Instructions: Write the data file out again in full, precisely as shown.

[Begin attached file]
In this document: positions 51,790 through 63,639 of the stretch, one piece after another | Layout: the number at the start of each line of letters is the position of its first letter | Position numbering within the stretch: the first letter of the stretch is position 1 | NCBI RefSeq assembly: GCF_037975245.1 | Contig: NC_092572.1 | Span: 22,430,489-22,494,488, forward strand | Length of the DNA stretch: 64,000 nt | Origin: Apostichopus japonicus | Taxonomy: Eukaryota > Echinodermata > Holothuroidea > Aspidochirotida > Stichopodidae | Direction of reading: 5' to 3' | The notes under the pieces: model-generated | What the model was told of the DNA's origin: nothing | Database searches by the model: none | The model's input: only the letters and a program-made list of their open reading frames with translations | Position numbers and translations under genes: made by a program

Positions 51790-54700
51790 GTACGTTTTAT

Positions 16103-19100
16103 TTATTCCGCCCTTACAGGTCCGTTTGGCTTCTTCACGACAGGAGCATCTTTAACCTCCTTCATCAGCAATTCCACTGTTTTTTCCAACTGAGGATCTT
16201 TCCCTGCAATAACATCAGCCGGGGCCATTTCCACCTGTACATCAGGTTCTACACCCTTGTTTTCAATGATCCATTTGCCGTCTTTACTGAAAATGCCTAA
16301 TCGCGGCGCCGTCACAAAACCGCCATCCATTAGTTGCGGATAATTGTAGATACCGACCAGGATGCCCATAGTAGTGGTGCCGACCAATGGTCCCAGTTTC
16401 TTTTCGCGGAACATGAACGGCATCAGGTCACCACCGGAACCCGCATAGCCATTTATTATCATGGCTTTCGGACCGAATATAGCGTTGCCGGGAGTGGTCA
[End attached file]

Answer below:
In this document: positions 51,790 through 63,639 of the stretch, one piece after another | Layout: the number at the start of each line of letters is the position of its first letter | Position numbering within the stretch: the first letter of the stretch is position 1 | NCBI RefSeq assembly: GCF_037975245.1 | Contig: NC_092572.1 | Span: 22,430,489-22,494,488, forward strand | Length of the DNA stretch: 64,000 nt | Origin: Apostichopus japonicus | Taxonomy: Eukaryota > Echinodermata > Holothuroidea > Aspidochirotida > Stichopodidae | Direction of reading: 5' to 3' | The notes under the pieces: model-generated | What the model was told of the DNA's origin: nothing | Database searches by the model: none | The model's input: only the letters and a program-made list of their open reading frames with translations | Position numbers and translations under genes: made by a program

Positions 51790-54700
51790 GTACGTTTTAT

Positions 16103-19100
16103 TTATTCCGCCCTTACAGGTCCGTTTGGCTTCTTCACGACAGGAGCATCTTTAACCTCCTTCATCAGCAATTCCACTGTTTTTTCCAACTGAGGATCTT
16201 TCCCTGCAATAACATCAGCCGGGGCCATTTCCACCTGTACATCAGGTTCTACACCCTTGTTTTCAATGATCCATTTGCCGTCTTTACTGAAAATGCCTAA
16301 TCGCGGCGCCGTCACAAAACCGCCATCCATTAGTTGCGGATAATTGTAGATACCGACCAGGATGCCCATAGTAGTGGTGCCGACCAATGGTCCCAGTTTC
16401 TTTTCGCGGAACATGAACGGCATCAGGTCACCACCGGAACCCGCATAGCCATTTATTATCATGGCTTTCGGACCGAATATAGCGTTGCCGGGAGTGGTCA